Eli was ready for his shot at a big pike, so I rigged another sucker for him. We had lunch, relaxed for a bit, and again, the line took off. I set the hook for Eli, he brought in another pike, but unfortunately for him, it was a lot smaller, maybe 2.5 lbs or so.

With no more hits from shore and clouds moving in again, we decided to troll a bit. Just as the rain started falling, Avi landed the first couple walleye of the trip, including this nice 16 inch keeper:


Rain got too strong, so I headed back to filet the walleye and prepare dinner.

Day 4 started off with us waking up to more rain, and a strong wind blowing in a cold front. Kids were bundled up in winter gear, and it looked like it was going to be another monopoly day instead of a fishing day, much to Eli's delight (he loves monopoly as much as fishing). Avi wasn't to thrilled, but the fishing was miserable, and the fish completely shut down. When we did eventually head out for a short while in the rain, all we caught was another small walleye. 


Tried casting a bit as the rain died down before dark, nothing doing net even 1 hit.

Day 5 started of colder than day 4. Ground temp was down to 10 degrees, and wind gusting at 40-50 KM/H. Made trolling much of the lake just about impossible, casting and still fishing from shore were no better. Called it quits for the day after lunch, and headed back home a half day earlier than originally planned.

All in all, the trip was saved by the short window of good fishing we experienced on day 3. Bad weather for 5 days straight threw us a nasty curveball, and pretty much shut down the fish across the 30 some lakes on the outfitter's territory. But with a bit of patience, perseverance and lot's of luck, we managed our 2 biggest fish out of that lake.  

Planning to head back to Le Domaine Shannon again in August, this time to target some walleye, a species I rarely target. Should be a good challenge, as I will be on a new lake and cabin I've never tried yet. 

Most people would cringe at the idea of spending a week without phone or internet service, electricity or running water/toilet. The shear thought of using the woods or an outhouse for nature calls, or bathing in leech infested lakes, is enough to send most people packing.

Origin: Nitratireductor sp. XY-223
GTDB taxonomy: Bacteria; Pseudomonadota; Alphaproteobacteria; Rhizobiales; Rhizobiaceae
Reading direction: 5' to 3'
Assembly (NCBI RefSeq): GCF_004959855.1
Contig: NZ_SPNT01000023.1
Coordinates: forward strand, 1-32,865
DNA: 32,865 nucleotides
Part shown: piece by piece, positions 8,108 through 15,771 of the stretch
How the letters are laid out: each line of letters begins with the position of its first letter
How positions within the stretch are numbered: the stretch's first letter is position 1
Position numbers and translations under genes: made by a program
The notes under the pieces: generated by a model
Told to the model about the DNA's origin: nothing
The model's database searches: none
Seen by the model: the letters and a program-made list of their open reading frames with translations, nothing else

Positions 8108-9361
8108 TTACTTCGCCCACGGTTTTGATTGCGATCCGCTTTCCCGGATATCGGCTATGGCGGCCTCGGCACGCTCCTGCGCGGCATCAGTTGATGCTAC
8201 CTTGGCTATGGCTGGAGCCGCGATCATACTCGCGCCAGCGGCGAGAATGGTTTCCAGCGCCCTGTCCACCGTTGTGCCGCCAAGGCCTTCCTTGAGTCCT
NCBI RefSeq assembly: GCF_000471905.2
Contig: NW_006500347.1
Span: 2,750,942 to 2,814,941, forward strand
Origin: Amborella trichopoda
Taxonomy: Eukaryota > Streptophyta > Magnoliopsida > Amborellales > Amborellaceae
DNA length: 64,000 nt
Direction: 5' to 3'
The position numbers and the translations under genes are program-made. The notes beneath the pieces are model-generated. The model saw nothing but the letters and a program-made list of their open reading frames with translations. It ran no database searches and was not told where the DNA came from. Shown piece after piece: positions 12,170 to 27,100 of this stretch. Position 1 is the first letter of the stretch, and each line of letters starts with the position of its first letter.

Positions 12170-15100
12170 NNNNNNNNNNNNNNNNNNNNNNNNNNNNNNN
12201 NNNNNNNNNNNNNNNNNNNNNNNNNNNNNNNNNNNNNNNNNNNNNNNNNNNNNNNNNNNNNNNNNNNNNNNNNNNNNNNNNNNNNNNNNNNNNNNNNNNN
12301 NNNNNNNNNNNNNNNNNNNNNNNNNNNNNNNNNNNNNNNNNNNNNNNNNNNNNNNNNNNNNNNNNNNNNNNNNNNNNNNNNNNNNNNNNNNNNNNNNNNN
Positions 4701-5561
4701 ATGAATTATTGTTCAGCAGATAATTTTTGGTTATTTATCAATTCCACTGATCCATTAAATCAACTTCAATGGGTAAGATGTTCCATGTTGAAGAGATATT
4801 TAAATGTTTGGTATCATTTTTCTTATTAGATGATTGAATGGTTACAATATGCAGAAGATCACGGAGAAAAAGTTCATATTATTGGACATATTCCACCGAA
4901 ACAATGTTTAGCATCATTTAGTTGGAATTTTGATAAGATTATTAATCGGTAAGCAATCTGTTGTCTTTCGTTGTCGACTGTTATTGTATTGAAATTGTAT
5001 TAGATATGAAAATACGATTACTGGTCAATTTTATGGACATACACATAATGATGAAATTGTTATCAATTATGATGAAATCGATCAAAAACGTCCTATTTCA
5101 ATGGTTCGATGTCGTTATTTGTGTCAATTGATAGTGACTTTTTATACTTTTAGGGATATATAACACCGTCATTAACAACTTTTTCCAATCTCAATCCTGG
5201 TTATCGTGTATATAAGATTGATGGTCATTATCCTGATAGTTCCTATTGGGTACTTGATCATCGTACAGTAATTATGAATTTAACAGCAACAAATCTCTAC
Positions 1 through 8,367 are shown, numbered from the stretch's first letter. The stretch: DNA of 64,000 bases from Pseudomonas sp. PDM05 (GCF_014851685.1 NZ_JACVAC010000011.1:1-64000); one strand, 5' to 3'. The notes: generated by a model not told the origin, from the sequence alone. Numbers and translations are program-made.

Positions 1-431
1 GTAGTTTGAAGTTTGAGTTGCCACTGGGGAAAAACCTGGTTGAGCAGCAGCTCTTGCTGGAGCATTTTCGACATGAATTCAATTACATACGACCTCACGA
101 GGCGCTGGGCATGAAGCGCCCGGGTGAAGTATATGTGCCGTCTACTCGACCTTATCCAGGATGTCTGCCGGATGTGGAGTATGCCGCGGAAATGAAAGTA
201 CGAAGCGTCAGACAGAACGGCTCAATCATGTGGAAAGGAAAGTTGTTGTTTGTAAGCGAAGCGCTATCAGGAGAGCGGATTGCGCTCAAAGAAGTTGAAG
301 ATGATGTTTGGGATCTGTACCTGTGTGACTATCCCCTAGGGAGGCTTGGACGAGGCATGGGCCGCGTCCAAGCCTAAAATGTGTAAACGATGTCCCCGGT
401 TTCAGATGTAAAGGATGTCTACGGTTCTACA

But the call of the deep woods and pristine lakes is more powerful than logic or reason. And Le Domaine Shannon with it's friendly owners and top notch service, are one of my favorite venues.

I highly recommend Le Domaine Shannon for anyone interested in fishing for walleye or trophy in a clean, pristine setting of the deep woods of Quebec. For more information on or to contact Le Domaine Shannon, click: http://freshwaterphil.com/ledomaineshannon.cfm 

3 comments:

Matthew Edward said...

I really enjoy reading these fishing stories. I'll be getting away for my first fishing trip in about 25 years next month. We are probably going camping somewhere in Mastigoushe. Since it's primarily a camping trip, we possibly might not have a boat, but there are lots of rivers there, so even if we camp near a lake, we can try for trout and landlocked salmon in rivers during the day. We might be able to bring a canoe, or maybe even a rowboat, but no motor, so trolling will be out of the question, unless I can convince my friend to try for pretty good rowing workout.

Have you everbeen to master English? Do you have any advice for fishing qc lakes and rivers in late August?

Matthew Edward said...

I really enjoy reading these fishing stories. I'll be getting away for my first fishing trip in about 25 years next month. We are probably going camping somewhere in Mastigoushe. Since it's primarily a camping trip, we possibly might not have a boat, but there are lots of rivers there, so even if we camp near a lake, we can try for trout and landlocked salmon in rivers during the day. We might be able to bring a canoe, or maybe even a rowboat, but no motor, so trolling will be out of the question, unless I can convince my friend to try for pretty good rowing workout.

Have you everbeen to master English? Do you have any advice for fishing qc lakes and rivers in late August?

Freshwater Phil said...

I've never fished that region of the province, don'y know what species are in those lakes. If they have trout, they will probably be deep, my best guess would be to try vertical jigging with worms, or trolling them behind spoons or spinners on weighted line. Portable Sonar will be very useful. Good luck.